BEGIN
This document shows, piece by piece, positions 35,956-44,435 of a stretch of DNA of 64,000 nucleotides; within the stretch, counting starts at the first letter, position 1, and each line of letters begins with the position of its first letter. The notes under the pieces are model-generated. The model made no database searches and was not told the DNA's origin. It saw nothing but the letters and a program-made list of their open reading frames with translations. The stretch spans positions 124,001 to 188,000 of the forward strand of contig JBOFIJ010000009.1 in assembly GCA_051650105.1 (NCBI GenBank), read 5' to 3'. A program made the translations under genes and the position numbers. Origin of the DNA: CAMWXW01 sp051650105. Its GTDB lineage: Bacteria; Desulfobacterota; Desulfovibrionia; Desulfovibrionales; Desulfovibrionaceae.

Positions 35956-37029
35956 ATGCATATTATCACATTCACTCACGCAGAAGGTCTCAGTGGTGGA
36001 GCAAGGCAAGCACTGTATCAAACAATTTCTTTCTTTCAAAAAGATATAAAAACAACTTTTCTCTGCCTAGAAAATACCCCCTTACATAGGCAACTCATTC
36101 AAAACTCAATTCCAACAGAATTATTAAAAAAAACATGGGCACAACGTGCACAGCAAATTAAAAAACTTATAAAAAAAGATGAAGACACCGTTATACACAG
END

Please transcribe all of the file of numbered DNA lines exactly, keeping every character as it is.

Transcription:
This document shows, piece by piece, positions 35,956-44,435 of a stretch of DNA of 64,000 nucleotides; within the stretch, counting starts at the first letter, position 1, and each line of letters begins with the position of its first letter. The notes under the pieces are model-generated. The model made no database searches and was not told the DNA's origin. It saw nothing but the letters and a program-made list of their open reading frames with translations. The stretch spans positions 124,001 to 188,000 of the forward strand of contig JBOFIJ010000009.1 in assembly GCA_051650105.1 (NCBI GenBank), read 5' to 3'. A program made the translations under genes and the position numbers. Origin of the DNA: CAMWXW01 sp051650105. Its GTDB lineage: Bacteria; Desulfobacterota; Desulfovibrionia; Desulfovibrionales; Desulfovibrionaceae.

Positions 35956-37029
35956 ATGCATATTATCACATTCACTCACGCAGAAGGTCTCAGTGGTGGA
36001 GCAAGGCAAGCACTGTATCAAACAATTTCTTTCTTTCAAAAAGATATAAAAACAACTTTTCTCTGCCTAGAAAATACCCCCTTACATAGGCAACTCATTC
36101 AAAACTCAATTCCAACAGAATTATTAAAAAAAACATGGGCACAACGTGCACAGCAAATTAAAAAACTTATAAAAAAAGATGAAGACACCGTTATACACAG